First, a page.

Archive for the ‘Numbers’ Category

Numbers 3, 7&8: Speaking With God Face to Face

February 13, 2009

Numbers 7:89 has always stunned me.  In this verse we read, “When Moses entered the Tent of Meeting to speak with the Lord, he heard the voice speaking to him from between the two cherubim above the atonement cover on the ark of the Testimony.  And he spoke with him.”  In this one verse we notice that Moses was afforded during his earthly sojourn the greatest privilege any human being may have . . . to hear the voice of God on this side of the grave.

 

Do you ever wonder what it must have been about Moses that he would have been granted such a privilege?  When Moses was conceived, very few people would have ever considered him a candidate for some special relationship with God.  It would appear that this special relationship was granted to him apart from any kind of human explanation.  When Moses was born there was a ban on Hebrew children so he was tossed into the Nile by his parents as had been commanded by the pharaoh.  Yet, rather than this event leading to his demise, God supervised his survival which was for the purpose of his people’s ultimate triumph.  Yet, there was certainly nothing about this baby that was particularly special, except for the fact that God had certain purposes for him.  Then in God’s good providence he was raised in the pharaoh’s household and learned diplomacy and how to speak with royalty.  He learned the proper graces of the court and the way that Egyptian law operated.  Ancient kings had many, many children so that they could ensure that each region would have a kingdom filled with leaders that would be trustworthy.  Kings could trust family and Moses was probably being groomed for some significant government post (not as the successor to the pharaoh himself like the popular movies portray).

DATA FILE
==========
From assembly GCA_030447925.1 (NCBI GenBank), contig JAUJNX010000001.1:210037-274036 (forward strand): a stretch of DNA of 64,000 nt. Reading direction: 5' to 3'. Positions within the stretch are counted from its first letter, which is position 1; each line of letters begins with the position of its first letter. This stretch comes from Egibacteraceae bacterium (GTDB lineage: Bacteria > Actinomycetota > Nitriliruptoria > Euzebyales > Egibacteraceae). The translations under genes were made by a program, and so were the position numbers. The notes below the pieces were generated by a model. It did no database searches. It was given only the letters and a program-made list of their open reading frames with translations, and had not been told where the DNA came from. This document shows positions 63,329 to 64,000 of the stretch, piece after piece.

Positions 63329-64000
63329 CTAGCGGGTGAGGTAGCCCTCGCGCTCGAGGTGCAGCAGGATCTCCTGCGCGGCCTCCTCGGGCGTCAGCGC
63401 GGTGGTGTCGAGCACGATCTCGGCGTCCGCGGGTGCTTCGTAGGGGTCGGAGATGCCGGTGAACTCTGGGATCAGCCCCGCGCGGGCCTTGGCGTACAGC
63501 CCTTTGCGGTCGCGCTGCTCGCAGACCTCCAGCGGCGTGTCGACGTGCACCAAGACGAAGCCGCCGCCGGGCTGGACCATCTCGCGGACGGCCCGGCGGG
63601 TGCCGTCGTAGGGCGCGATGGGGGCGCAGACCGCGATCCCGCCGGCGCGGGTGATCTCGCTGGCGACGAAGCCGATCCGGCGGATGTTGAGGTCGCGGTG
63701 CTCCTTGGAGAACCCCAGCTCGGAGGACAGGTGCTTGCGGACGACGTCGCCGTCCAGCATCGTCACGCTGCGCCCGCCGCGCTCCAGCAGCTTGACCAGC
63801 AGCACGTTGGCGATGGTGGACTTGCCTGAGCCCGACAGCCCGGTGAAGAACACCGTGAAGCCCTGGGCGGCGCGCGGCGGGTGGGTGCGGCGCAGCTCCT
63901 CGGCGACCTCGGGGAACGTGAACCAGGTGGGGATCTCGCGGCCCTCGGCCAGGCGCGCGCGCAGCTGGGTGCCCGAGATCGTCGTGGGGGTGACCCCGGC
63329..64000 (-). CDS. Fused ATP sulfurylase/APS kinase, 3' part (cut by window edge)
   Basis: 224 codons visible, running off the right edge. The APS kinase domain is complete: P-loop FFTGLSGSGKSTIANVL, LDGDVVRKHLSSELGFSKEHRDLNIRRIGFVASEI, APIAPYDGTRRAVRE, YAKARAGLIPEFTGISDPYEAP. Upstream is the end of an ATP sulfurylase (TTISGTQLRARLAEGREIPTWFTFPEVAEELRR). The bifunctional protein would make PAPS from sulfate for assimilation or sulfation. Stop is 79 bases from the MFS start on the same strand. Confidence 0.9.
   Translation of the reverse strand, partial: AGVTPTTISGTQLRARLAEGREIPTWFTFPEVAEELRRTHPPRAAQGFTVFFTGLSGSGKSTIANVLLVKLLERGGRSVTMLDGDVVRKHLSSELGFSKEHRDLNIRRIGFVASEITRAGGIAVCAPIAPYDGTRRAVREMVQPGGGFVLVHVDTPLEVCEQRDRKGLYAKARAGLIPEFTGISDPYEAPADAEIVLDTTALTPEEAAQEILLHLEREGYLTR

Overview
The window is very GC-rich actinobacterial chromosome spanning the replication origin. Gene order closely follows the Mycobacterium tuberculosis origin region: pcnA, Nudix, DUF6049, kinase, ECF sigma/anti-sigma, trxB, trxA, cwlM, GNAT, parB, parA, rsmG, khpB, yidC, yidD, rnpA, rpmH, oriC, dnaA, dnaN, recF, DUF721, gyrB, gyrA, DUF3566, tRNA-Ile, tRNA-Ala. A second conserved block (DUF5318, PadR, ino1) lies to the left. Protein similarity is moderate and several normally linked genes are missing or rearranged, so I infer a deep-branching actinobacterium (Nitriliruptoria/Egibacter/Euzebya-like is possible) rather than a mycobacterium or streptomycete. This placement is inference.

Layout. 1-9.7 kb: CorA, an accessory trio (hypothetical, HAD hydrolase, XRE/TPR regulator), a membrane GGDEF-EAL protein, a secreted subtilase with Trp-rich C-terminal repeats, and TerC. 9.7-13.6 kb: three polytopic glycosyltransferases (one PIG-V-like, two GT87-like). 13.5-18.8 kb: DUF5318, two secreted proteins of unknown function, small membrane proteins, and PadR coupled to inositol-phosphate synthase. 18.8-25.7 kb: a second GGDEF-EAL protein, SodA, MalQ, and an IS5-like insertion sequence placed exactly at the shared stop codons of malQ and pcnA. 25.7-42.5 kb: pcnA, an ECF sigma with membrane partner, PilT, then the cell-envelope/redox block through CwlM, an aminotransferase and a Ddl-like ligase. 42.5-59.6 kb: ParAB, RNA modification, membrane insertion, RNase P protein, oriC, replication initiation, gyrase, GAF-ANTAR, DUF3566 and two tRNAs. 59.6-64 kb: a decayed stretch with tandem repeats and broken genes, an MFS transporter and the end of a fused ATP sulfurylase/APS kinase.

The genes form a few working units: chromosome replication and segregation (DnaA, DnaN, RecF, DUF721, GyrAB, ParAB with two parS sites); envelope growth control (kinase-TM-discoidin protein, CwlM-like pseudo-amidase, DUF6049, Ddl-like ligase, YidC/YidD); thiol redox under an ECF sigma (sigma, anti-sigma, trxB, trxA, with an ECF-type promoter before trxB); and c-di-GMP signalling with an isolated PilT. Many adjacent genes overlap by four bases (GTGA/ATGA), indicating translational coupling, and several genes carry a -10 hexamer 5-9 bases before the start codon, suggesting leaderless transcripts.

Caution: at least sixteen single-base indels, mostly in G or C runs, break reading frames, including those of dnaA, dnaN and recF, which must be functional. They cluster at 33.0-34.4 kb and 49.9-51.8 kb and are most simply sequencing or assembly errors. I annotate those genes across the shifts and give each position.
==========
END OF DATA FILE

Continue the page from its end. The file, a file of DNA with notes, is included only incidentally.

Yet none of these things would go as Moses or the pharaoh’s family would have expected as Moses, after killing a man fled into the desert to avoid arrest for what he had done.  While he was in that wilderness, he met his wife and began to build a new life for himself.  At that time it appears that he lived more like an Egyptian than a Hebrew as he had avoided circumcising his son (Exodus 4:24-26).  In some ways, before the burning bush, we might surmise that Moses may have been a secular sort of man.  Perhaps not secular in the modern sense, but in the ancient world filled with superstitions and polytheism, Moses didn’t seem to have any special relationship with the God of the Bible.

 

Then a new event arose in Moses’ life.  While he was herding sheep, a voice came to him out of a burning bush and this voice would eventually rock Moses’ world.  God called Moses to go back to the land that he had escaped from and stand in the very court that he had always hoped to avoid.  Moses would become God’s man in a world deeply cut off from a sense of God’s sovereignty over it.  Why God would have chosen this man for this purpose, as much as he seemed disconnected from God is a mystery to me. Yet, God did choose him and he would be granted a very special relationship with the Holy One of the universe.